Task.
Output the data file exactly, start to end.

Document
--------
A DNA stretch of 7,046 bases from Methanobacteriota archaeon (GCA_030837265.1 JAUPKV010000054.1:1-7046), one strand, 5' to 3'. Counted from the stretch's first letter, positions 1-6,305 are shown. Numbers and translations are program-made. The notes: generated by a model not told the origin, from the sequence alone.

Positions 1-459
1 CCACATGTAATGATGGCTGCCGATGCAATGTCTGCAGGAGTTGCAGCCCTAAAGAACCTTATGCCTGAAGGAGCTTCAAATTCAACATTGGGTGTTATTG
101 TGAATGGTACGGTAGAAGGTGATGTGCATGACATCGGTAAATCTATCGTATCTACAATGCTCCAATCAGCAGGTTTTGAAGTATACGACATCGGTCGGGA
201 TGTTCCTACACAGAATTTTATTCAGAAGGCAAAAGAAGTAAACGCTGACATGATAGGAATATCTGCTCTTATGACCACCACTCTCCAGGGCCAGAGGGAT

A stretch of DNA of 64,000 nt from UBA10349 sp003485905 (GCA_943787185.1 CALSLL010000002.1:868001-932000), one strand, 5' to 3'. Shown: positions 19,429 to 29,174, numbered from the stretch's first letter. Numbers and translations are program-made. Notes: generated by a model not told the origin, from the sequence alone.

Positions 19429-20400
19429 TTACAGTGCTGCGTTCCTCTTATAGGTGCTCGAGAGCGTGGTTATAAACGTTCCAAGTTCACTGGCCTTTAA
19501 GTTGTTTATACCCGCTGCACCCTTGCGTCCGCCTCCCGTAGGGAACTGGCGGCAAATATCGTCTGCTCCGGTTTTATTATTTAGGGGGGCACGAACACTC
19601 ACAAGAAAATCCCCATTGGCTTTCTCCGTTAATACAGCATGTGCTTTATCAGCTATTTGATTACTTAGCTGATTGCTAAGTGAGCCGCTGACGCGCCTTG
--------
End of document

A DNA stretch of 7,046 bases from Methanobacteriota archaeon (GCA_030837265.1 JAUPKV010000054.1:1-7046), one strand, 5' to 3'. Counted from the stretch's first letter, positions 1-6,305 are shown. Numbers and translations are program-made. The notes: generated by a model not told the origin, from the sequence alone.

Positions 1-459
1 CCACATGTAATGATGGCTGCCGATGCAATGTCTGCAGGAGTTGCAGCCCTAAAGAACCTTATGCCTGAAGGAGCTTCAAATTCAACATTGGGTGTTATTG
101 TGAATGGTACGGTAGAAGGTGATGTGCATGACATCGGTAAATCTATCGTATCTACAATGCTCCAATCAGCAGGTTTTGAAGTATACGACATCGGTCGGGA
201 TGTTCCTACACAGAATTTTATTCAGAAGGCAAAAGAAGTAAACGCTGACATGATAGGAATATCTGCTCTTATGACCACCACTCTCCAGGGCCAGAGGGAT

A stretch of DNA of 64,000 nt from UBA10349 sp003485905 (GCA_943787185.1 CALSLL010000002.1:868001-932000), one strand, 5' to 3'. Shown: positions 19,429 to 29,174, numbered from the stretch's first letter. Numbers and translations are program-made. Notes: generated by a model not told the origin, from the sequence alone.

Positions 19429-20400
19429 TTACAGTGCTGCGTTCCTCTTATAGGTGCTCGAGAGCGTGGTTATAAACGTTCCAAGTTCACTGGCCTTTAA
19501 GTTGTTTATACCCGCTGCACCCTTGCGTCCGCCTCCCGTAGGGAACTGGCGGCAAATATCGTCTGCTCCGGTTTTATTATTTAGGGGGGCACGAACACTC
19601 ACAAGAAAATCCCCATTGGCTTTCTCCGTTAATACAGCATGTGCTTTATCAGCTATTTGATTACTTAGCTGATTGCTAAGTGAGCCGCTGACGCGCCTTG